Is Property Still a Good Investment?

Read More

Property Investment

Tax changes for investment property came into force on 1 April this year, forcing many existing investors to review the ownership structures for their investments and the viability of retaining their properties. In a nutshell, the effect of the changes is that investors will no longer be able to claim depreciation on their buildings, and fewer investors will be able to claim losses against personal income. The backdrop to these changes is a depressed property market with little prospect of significant increases in property prices for some time to come. The question many are now asking is whether investing in property is still a good idea.

One of the most prevalent mistakes made by investors in all types of investment assets is to base investment decisions on tax benefits. As they say, ‘there are only two certainties in life: death and taxes’. To that should be added a third certainty, and that is, ‘tax rules change’. Sound investments are those that stack up in their own right, rather than because they have tax benefits. Many investors made the mistake of purchasing properties in the expectation that future capital gain would offset losses and that the tax benefits would help their cash flow in the short term. This was not a sound long term strategy. The impact of the new legislation is that those investments which were soundly based will continue to be so, and those which relied on the benefits of tax losses are unlikely to stack up.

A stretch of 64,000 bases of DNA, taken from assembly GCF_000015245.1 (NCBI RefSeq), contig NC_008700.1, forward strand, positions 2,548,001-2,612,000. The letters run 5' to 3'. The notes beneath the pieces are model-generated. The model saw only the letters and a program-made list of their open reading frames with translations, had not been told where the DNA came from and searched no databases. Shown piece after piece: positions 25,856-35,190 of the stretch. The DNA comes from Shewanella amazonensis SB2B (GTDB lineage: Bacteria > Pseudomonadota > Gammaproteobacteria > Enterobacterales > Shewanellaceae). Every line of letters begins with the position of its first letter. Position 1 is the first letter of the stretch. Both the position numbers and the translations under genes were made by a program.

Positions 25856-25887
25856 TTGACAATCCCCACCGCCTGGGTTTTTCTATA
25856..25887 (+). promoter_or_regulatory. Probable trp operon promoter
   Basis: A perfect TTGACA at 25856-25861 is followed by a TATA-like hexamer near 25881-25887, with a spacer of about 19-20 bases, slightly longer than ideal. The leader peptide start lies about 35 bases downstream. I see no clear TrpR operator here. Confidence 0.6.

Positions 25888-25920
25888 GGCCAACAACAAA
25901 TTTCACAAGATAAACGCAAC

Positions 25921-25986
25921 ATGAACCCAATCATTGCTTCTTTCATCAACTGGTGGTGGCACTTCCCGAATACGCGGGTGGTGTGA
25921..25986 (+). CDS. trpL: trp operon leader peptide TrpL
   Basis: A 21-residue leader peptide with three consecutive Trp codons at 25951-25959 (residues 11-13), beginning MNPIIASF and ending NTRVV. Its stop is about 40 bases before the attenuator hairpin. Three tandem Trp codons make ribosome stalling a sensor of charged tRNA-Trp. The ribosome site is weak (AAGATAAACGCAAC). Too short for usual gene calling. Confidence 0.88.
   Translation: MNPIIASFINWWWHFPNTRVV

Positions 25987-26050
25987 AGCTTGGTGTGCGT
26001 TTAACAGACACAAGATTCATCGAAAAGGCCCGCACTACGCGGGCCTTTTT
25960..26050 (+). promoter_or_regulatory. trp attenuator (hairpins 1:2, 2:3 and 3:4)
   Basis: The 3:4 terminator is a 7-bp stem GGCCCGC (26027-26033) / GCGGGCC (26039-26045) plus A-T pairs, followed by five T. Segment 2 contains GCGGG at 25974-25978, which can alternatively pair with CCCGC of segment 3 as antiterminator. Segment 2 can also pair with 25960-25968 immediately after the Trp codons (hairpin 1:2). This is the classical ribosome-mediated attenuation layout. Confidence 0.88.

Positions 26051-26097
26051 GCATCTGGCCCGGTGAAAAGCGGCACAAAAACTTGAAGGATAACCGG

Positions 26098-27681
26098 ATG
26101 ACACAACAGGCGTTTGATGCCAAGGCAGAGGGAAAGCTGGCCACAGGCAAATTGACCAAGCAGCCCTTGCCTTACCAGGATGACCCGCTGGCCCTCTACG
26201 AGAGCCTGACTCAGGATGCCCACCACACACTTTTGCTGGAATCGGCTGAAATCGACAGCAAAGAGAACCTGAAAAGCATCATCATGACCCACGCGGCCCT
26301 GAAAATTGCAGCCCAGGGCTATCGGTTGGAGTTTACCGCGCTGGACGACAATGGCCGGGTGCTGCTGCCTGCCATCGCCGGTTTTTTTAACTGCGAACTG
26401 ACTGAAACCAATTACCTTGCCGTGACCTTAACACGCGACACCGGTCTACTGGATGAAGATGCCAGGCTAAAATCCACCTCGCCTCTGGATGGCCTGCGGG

Investors without good cash flow will no doubt sell off properties over the next two years. The result is likely to be higher rents, fewer investors (but with deeper pockets) and more soundly based investment portfolios. In the long term, the increased stability will be a good thing for both landlords and tenants.

Related Articles

Liz Koh

Budget Winners and Losers

The latest Government budget had something for everyone but while most households will be a few dollars a week better off, there are some clear winners and losers. In the winners’ corner are businesses, those on high incomes, and savers. The biggest losers are property investors who have built large portfolios financed partly by tax rebates.

Read More »

Top Up or Miss Out

The end of June is an important date for KiwiSaver members. The financial year for KiwiSaver runs from 1 July 2009 to 30 June 2010 and if you have contributed at least $1,040 to KiwiSaver during that time, you will be eligible for the full amount of Government tax credit to be paid into your KiwiSaver account in July.

Read More »

Responsible Investing

There is a worldwide trend for investors to want to make a positive contribution to the world by investing in companies that are socially and environmentally responsible. If you are passionate about the effects of climate change, the scarcity of food and water, and social or environmental policies in general, then you will no doubt wish to ensure that the companies in which you invest are going about their business in a manner that is consistent with your views.

Read More »

Helping You Live your retirement To the Max

Keep in touch

Fill in your details and we’ll get back to you in no time.